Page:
Installing Web Deployment Projects adds the Add Web Deployment Project command to the Build menu and to the shortcut menu for the selected Web project in Solution Explorer. The new command is supported only for local IIS Web sites and for file system Web sites. Web Deployment Projects do not support remote FrontPage or FTP Web sites.
Note The Add Web Deployment Project command is the only way to add a Web Deployment project to the solution. This new project type is not available in the New Project dialog box.
When you create a Web Deployment project, the new Web Deployment project is associated with the Web site you created it for. Generally there is a one-to-one relationship between the Web site and the Web Deployment project. Each Web site in a solution can have its own Web Deployment project. You can also optionally create multiple Web Deployment projects for the same site.
Advanced scenarios merging multiple Web sites into a single Web site can be achieved through custom build actions as described in the section Customizing Web Deployment Projects later in this paper.
Adding a Web Deployment Project
To add a Web Deployment project to a Web site, follow these steps.
In Solution Explorer, select the name of the Web site to work with.
In the Build menu, choose Add Web Deployment Project.
The Add Web Deployment Project dialog box is displayed:
Specify a name and location for the project.
By default, the project name is the same as the Web site with
_deployappended to the name. The default location is in the same folder as the solution.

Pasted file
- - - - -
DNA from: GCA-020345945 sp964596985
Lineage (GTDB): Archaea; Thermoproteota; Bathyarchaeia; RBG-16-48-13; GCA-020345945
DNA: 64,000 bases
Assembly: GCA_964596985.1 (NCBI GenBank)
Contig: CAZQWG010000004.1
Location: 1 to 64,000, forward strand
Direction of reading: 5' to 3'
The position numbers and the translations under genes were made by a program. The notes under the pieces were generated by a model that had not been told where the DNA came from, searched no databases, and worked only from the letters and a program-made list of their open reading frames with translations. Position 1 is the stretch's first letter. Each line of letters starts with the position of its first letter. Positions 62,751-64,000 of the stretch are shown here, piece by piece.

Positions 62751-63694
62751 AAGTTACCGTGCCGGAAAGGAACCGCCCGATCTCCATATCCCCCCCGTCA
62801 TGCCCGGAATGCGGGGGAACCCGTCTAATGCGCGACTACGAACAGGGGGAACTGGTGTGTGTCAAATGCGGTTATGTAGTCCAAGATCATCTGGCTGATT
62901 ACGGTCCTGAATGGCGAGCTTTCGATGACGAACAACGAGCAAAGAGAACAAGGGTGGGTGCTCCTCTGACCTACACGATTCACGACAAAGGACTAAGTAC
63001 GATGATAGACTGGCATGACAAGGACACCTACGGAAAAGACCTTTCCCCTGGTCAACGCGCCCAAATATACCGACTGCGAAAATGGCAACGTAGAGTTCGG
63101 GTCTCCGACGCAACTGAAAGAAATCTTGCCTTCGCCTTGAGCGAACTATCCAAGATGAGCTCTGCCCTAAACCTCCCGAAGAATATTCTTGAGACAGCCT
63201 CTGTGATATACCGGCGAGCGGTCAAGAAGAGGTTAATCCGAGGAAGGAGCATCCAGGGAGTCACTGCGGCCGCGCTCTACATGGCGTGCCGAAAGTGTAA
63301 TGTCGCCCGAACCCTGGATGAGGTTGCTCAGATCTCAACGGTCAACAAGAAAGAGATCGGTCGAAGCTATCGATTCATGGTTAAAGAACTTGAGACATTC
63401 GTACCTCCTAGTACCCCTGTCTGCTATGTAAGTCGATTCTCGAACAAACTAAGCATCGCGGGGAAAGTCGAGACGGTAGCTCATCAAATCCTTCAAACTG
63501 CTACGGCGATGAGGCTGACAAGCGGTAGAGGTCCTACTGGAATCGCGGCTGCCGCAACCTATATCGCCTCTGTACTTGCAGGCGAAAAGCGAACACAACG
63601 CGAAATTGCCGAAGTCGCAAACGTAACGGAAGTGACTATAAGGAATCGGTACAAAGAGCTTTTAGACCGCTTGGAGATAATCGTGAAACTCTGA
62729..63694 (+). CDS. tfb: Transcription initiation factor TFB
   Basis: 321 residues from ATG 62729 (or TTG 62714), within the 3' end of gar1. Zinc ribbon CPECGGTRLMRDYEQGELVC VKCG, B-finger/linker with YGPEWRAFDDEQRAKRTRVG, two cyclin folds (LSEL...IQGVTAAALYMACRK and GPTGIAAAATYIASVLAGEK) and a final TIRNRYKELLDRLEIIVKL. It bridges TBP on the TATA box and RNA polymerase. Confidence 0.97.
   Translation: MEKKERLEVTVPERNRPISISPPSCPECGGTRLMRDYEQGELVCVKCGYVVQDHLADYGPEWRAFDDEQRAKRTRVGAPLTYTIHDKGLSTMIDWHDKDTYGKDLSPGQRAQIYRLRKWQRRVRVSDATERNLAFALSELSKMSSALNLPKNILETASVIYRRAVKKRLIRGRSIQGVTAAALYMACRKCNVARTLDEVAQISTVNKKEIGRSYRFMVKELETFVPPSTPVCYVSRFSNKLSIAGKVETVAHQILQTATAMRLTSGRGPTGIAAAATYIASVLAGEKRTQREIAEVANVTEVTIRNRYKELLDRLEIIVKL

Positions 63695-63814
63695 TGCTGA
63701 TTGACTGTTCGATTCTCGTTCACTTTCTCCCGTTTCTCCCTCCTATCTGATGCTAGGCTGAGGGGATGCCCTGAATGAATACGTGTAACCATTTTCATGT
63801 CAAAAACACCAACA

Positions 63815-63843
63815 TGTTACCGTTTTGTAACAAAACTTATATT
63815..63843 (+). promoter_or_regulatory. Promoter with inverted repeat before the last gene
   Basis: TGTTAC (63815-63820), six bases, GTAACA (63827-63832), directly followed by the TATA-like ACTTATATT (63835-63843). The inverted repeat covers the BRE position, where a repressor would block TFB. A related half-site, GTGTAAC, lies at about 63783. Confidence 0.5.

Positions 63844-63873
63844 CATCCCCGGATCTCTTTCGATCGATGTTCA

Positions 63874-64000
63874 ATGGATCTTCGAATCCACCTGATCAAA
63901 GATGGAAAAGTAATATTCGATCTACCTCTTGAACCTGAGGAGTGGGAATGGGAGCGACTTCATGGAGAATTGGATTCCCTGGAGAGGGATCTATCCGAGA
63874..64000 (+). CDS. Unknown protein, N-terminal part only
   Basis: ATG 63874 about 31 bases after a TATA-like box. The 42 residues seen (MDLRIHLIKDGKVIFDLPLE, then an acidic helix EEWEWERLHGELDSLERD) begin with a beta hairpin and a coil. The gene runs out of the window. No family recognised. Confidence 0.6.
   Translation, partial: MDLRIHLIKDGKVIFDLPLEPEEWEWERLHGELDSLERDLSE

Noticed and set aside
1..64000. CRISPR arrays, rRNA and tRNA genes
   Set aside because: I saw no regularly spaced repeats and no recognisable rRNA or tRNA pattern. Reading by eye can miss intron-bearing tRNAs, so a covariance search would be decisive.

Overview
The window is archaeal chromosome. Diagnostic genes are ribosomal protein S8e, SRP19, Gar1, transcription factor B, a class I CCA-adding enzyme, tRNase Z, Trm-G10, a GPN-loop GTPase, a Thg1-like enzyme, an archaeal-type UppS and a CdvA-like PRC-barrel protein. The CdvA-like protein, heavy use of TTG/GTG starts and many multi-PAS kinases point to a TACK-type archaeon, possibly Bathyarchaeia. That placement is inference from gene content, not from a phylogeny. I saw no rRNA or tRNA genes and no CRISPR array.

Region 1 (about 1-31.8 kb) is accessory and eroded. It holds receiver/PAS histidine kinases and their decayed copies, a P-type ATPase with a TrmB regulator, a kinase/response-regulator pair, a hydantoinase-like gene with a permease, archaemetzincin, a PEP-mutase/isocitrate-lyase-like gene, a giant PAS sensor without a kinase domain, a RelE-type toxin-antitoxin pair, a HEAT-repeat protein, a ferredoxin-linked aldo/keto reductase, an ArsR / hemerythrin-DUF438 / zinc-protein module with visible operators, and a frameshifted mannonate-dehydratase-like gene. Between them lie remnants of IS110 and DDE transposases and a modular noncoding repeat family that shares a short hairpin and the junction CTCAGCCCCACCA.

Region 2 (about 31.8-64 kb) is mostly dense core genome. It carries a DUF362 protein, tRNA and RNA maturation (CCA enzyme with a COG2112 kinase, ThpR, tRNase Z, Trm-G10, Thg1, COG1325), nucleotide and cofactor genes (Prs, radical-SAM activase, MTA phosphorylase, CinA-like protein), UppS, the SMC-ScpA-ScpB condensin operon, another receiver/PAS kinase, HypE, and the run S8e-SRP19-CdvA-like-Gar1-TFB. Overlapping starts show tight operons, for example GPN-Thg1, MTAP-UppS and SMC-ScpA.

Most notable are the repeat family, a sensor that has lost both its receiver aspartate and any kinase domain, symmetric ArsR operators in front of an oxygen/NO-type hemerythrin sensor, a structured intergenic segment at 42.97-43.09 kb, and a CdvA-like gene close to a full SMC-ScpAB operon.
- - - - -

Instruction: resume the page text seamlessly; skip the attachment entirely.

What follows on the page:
In the example shown here, the Web site path is C:\MyProjects\MyWeb. The project file will be named MyWeb_deploy.webdeployproj, and the project folder path will be C:\MyProjects\MyWeb_deploy\.
A new project is added to the solution and automatically associated with the Web site. The new Web Deployment project is now part of the build process.
Tip When creating a new Web site project that you will add other projects to (such as a class library project or a Web Deployment project), start by creating an empty solution in the location of your choice. Then add the new Web site to that solution. This ensures that Visual Studio puts all of the project files in the same set of directories and subdirectories.
The new Web Deployment project does not contain any files or child nodes in the solution hierarchy. Instead, it is an MSBuild project file that enables you to customize the build rules for the associated Web site.
You can view properties for the current Web Deployment project in the Properties window. (These properties are distinct from the settings for build configurations, which you edit using the Property Pages dialog box, as discussed in the next section.)
Web Deployment Project Property Pages
You can create and edit individual configurations for the current Web Deployment project using the Property Pages dialog box. (This dialog box is available by right-clicking the project in Solution Explorer and then selecting Property Pages). The Property Pages dialog box for a Web Deployment project displays four property pages:
- Output Assemblies
The properties on each of these property pages can have unique values for each build configuration. Visual Studio 2005 provides two default configurations: Debug and Release. You can use these predefined configurations or define new configurations (such as Staging or Production), depending on your needs. All the settings you make in the Property Pages dialog box apply to the selected configuration.
The Compilation page of the Web Deployment project's property pages dialog box looks like the following:
The following table describes the properties you can set in the Compilation page.